In Season This Month: June

Gateway Garden Center

by Kristen Troy

Local Produce

Beets

This root vegetable has both edible roots and leaves and is full of nutrients. Raw beets are mostly water with small percentages of carbohydrates, protein, and fat. In 100 g of raw beets, there are 43 calories, 27% daily value of folate, 16% manganese, and including smaller amounts of other vitamins and minerals. Beets can be prepared and eaten in a variety of ways such as boiled, roasted, raw, and pickled. The leaves of the beet can be eaten in salads when they are young. More mature leaves are usually boiled or steamed. If you want to preserve the most nutrition, chop or grate raw beets into a salad for some sweet flavor and a burst of color.

Black-Eyed Peas

The name can fool you because black-eyed peas are actually beans. These beans are a good source of folate (52% DV in 100g serving), thiamine (18% DV in 100g serving), iron (19% DV in 100g serving), magnesium (15% DV in 100g serving), Manganese (23% DV in 100g serving), phosphorus (22% DV in 100g serving), and zinc (14% DV in 100g serving). Black-eyed peas are used worldwide in many types of cultural cuisine. In the southern United States, a dish named “Hoppin’ John” made with black-eyed peas, rice, and pork, is served on New Year’s Day to bring prosperity in the upcoming year.

Blackberries

These deliciously tart berries are similar to their raspberry relatives. The difference between the two is blackberries keep the stem with them when picked, unlike raspberries which appear to be hollow inside. When picking blackberries, look for a container of vibrant black fruits that aren’t discolored, wrinkly, or growing mold. They are great in desserts, jams, jelly, wine, smoothies, in yogurt, or by themselves! Blackberries are a significant source of both insoluble and soluble fiber. A 100g serving of raw blackberries contains 25% of your daily value of vitamin C and 19% of your daily value of vitamin K.

Blueberries

This round berry is wonderful in many baked goods, smoothies, jams, jelly, wine, and as a snack. Most stores carry blueberries in the produce area and the freezer section. You can also go and pick your own fresh blueberries this time of year. Other than their sweet flavor, blueberries are popularly known as a superfood because of their high level of antioxidants. The antioxidants can prevent or slow damage to cells in the body caused by free radicals (waste substances).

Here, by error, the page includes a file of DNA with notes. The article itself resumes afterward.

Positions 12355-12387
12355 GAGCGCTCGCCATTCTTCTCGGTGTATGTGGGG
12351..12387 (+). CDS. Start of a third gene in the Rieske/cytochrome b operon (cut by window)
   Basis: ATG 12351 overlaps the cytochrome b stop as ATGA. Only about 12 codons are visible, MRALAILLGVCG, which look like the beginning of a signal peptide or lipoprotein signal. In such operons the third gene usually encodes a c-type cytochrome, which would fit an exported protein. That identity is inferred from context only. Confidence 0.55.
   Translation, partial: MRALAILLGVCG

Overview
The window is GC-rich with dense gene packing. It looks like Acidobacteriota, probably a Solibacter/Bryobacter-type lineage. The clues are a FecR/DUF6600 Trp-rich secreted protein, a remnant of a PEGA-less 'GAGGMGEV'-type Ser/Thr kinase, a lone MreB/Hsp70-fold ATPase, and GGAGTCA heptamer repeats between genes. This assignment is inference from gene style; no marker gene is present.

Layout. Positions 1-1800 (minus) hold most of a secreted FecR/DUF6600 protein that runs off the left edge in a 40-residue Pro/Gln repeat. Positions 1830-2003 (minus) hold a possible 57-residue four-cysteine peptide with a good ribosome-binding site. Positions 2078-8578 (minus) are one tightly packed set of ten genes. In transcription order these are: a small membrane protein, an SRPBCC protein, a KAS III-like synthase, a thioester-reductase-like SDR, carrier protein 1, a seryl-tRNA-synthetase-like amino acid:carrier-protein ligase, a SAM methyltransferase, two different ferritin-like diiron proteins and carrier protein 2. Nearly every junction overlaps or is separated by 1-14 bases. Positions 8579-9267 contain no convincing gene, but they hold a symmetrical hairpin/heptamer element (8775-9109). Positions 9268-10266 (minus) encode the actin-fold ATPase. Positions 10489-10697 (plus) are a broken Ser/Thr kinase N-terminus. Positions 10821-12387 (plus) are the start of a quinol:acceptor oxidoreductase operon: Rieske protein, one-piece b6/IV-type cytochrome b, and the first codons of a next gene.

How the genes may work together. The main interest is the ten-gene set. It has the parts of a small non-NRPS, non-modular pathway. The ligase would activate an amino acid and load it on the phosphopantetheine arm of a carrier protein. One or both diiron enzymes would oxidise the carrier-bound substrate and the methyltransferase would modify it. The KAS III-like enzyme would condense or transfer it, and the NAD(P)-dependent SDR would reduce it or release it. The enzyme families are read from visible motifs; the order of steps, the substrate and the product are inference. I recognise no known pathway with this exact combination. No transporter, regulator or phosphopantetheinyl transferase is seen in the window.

Broccoli

This popular, green, tree-like vegetable is part of the cabbage family. Broccoli is used in a wide range of culinary dishes and can be eaten raw or cooked. During summer picnics broccoli can be seen in vegetable platters with carrots, celery, and ranch dressing. Broccoli is also delicious steamed, roasted, sautéed, smashed, or made into patties or tots. 100 g of raw broccoli contains 34 calories, 107% of your daily vitamin C, and 97% of your daily vitamin K, and is rich in antioxidants.

Cabbage

Heads of cabbage can be found in blue, purple, and white coloring and can weigh between 1 to 9 lbs. The heaviest-ever head of cabbage weighed in at 138.25 lbs in 2012! This versatile leaf can be prepared in many ways, including pickled, fermented, steamed, stewed, sauteed, grilled, roasted, braised, or eaten raw. In 100 grams of raw cabbage, there is 25 calories, 72% of the recommended daily value of vitamin K, and small percentages of B vitamins.

Cantaloupe

Cantaloupes are melons that should be firm when you pick them out and will have sweet, orange flesh.  They are mainly eaten as fresh fruit but can be used in the making of ice cream or custard. A popular antipasto dish features balls of the fruit wrapped in proscuitto. In a 100 gram serving of fresh cantaloupe, there is 34 calories, 21% of the recommended daily vitamin A, 44% of vitamin C, and small amounts of other vitamins and minerals.

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Cauliflower

This vegetable is part of the cabbage family and looks similar to broccoli. There are five different types of cauliflower and they can be distinguished based on the colors. Cauliflower comes in white, green, purple, orange, and green. When choosing a head of cauliflower, look for unwilted green leaves around the head and avoid florets with spots of brown or discoloration. Similar to broccoli, cauliflower can be eaten raw, steamed, sautéed, roasted, mashed, or riced. In 100 grams of raw cauliflower, there are 24 calories, it is rich in vitamins C, K, B5, B6, and B9, and has trace amounts of other vitamins and minerals.

Cherries

These red fruits are often used in pies, as a garnish, or to eat as a snack. They come in sweet and sour varieties, and the nutritional value differs between the two – sour cherries have fewer calories, more vitamin C, and more vitamin A per serving. When picking out cherries, look for green stems, vibrant color on the fruit, and they should feel firm.

Corn